A simple plan we can use here is 3-4 sets of 8 reps. These sets and reps will let us practice the exercise, while increasing the weight slightly each week. When we are trying to build strength, we want to progress ourselves by weight on the bar. Thus, our main progression will be adding weight.


To get started, select a weight that you can do 8 challenging reps with. Each time you do a set of 8, add 10-20 pounds. If you can’t do 8 reps with a weight, keep using that weight until you can do 8 reps.

A way this may look in practice using the bench press can be as follows.


Week 1: 185 x8, 195x8,205x8

Week 2: 215x8, 225x8, 235x6

Week 3: 235x6, 235x6, 235x6

Week 4: 235x8, 235x8, 235x8

Step 4

When building strength, intensity is what will drive the gains you are looking for. Intensity in this context is weight on the bar. So, after a few weeks of running sets of 8, we should be fairly confident in our skill and feel ready to make the jump to peak in our strength journey.


Now we can start to really push ourselves in how much weight we are lifting. Remember, when it comes to strength training one of the most crucial parts is dropping the reps while adding sets and weight to the bar. The method and application are pretty straight forward and it flat out works.

We follow the same logic as the 3x8 example, but now we bump up the weight.


Week 1: 5 sets of 255 for 5 reps Week 2: 4 sets of 265 for 5 reps, 1 set for 4 reps week 3: 5 sets of 265 for 5 reps week 4: 5 sets of 275 for 5 reps


This is a pretty fool proof method to build strength. One that has worked for tons of people that I work with. Strength shouldn’t be complicated. It should be simple, applicable for you, and give you results! Which I know this will!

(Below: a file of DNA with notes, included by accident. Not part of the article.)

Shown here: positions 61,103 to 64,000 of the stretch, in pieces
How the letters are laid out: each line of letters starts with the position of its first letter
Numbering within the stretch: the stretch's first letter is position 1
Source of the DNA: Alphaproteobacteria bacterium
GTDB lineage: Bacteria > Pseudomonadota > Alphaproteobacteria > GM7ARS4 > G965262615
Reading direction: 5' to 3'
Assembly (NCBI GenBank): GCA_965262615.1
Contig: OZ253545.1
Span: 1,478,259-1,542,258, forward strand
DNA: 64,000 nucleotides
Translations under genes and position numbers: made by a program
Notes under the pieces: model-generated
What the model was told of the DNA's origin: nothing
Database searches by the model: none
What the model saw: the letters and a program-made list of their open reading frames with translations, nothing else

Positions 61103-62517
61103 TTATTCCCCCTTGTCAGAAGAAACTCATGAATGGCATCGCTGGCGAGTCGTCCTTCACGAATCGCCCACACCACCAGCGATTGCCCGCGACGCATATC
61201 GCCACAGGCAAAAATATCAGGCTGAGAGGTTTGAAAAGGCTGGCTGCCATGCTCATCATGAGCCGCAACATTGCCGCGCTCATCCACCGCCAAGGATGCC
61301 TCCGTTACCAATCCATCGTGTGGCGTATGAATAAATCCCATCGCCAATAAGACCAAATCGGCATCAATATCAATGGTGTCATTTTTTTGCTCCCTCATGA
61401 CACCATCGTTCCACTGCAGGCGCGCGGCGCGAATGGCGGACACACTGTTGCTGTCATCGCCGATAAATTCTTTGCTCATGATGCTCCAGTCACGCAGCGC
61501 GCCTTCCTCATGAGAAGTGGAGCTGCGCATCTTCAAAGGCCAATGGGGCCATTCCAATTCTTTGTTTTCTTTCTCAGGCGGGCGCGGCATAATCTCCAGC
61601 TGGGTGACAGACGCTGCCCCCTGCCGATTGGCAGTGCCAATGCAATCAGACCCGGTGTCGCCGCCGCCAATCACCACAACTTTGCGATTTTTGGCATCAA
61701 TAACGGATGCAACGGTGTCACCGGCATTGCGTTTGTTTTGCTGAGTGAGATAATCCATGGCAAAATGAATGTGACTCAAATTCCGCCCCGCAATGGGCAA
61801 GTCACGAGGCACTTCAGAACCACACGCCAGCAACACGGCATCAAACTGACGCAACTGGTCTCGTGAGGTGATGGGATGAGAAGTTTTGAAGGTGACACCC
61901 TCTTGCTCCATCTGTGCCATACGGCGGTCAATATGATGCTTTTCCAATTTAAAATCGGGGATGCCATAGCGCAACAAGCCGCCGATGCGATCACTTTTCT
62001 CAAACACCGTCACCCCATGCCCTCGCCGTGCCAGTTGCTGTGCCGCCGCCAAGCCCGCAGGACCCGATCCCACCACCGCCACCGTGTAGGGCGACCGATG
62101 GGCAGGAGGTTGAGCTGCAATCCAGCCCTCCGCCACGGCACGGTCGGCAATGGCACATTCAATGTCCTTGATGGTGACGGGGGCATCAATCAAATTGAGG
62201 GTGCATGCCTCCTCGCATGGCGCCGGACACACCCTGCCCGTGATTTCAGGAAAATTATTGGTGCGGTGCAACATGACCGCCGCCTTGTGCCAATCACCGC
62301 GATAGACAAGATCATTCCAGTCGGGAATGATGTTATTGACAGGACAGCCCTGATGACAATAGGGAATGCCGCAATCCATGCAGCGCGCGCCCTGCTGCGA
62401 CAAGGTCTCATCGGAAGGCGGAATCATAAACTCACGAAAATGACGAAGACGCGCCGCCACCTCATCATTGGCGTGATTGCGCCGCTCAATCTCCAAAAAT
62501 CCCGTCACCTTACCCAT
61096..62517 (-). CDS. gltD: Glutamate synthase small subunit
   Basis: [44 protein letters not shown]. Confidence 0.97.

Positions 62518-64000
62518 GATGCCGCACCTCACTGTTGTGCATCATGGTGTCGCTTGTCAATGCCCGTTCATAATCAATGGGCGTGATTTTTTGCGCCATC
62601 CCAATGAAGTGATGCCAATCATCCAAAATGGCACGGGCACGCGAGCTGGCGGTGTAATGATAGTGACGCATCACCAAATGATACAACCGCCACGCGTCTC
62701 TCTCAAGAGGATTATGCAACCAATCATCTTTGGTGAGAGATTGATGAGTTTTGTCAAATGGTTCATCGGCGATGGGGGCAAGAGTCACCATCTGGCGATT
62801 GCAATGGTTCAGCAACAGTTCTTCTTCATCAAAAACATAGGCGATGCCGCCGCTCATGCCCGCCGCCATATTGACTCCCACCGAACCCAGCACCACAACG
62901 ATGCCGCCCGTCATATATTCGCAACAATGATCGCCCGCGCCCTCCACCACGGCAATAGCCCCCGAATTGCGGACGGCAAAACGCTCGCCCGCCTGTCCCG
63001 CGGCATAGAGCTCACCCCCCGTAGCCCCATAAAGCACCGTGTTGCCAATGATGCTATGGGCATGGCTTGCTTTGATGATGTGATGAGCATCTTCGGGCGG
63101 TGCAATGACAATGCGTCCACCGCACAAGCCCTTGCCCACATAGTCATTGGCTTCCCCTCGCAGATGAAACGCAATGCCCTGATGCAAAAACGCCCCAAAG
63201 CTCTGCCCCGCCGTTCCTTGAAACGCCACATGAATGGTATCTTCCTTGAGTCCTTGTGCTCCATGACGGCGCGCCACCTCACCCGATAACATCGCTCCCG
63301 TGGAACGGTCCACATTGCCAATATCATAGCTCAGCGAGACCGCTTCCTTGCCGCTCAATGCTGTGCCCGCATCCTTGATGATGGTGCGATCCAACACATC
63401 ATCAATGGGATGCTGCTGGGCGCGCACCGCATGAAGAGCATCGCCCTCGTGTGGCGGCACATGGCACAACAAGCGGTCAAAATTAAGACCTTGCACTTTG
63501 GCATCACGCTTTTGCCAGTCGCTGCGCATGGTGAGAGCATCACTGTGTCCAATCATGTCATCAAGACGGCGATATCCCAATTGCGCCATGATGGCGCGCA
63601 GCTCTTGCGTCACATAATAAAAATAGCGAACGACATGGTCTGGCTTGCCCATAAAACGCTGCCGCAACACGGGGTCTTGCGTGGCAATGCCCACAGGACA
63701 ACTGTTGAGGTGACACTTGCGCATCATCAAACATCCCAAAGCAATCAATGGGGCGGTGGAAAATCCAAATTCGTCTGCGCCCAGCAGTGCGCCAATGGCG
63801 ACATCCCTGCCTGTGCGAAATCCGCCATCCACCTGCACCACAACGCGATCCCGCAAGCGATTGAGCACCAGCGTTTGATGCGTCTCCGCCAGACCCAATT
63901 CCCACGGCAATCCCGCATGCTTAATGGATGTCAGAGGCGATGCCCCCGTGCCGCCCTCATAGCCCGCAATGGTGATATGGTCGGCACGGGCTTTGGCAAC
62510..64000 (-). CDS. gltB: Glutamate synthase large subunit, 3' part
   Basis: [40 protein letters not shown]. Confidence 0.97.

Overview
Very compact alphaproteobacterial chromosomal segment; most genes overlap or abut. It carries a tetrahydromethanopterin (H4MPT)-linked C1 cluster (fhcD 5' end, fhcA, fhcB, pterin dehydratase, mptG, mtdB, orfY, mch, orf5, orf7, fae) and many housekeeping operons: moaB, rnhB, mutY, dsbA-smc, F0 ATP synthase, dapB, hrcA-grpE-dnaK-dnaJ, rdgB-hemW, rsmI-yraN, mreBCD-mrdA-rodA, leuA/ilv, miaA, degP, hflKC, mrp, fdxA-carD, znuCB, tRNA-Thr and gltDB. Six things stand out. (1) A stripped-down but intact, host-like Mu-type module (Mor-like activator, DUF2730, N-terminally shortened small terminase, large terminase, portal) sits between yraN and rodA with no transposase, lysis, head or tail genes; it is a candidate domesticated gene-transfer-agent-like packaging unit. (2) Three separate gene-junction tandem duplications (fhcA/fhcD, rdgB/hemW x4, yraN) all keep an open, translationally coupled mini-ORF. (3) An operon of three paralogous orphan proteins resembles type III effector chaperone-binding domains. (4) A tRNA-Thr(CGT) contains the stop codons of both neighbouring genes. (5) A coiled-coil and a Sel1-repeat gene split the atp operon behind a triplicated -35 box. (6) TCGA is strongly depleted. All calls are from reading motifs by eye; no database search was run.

Step 5

The last piece in building strength is our recovery. Strength is taxing on our nervous system. When we train for strength, we are pushing ourselves to be able to handle more stress week after week. This means we should be feeling fresh and ready to go each time we lift.


The first thing to mention relating to recovery is our rest time. For strength training, rest for 3-5 minutes. This will feel like a long time if you have never trained this way before. But trust me when I say you should take the full rest time. This will help replenish the energy after each set so that you are ready to make each set as good as possible.


Next is sleep. A lot of good things happen with good sleep. Growth hormone release, protein synthesis, glycogen synthesis, and giving ourselves a re-charge. Many studies indicate that performance is maximized with sleeping around 8 hours each night, and with each hour lost, your performance decrease and injury risk increases.


The last thing is nutrition. Now this will be specific to you, but make sure we are eating enough calories to support our strength training. Having enough calories coming in can keep muscle building high and provide us with the energy we need to lift heavy things. So, take a look at what you are eating, and how much. Focus on whole foods and monitor your energy levels. If you feel sluggish, maybe eat a little more and see what happens.


If you want to try a few months of strength training, go ahead and follow these steps, and get STRONG!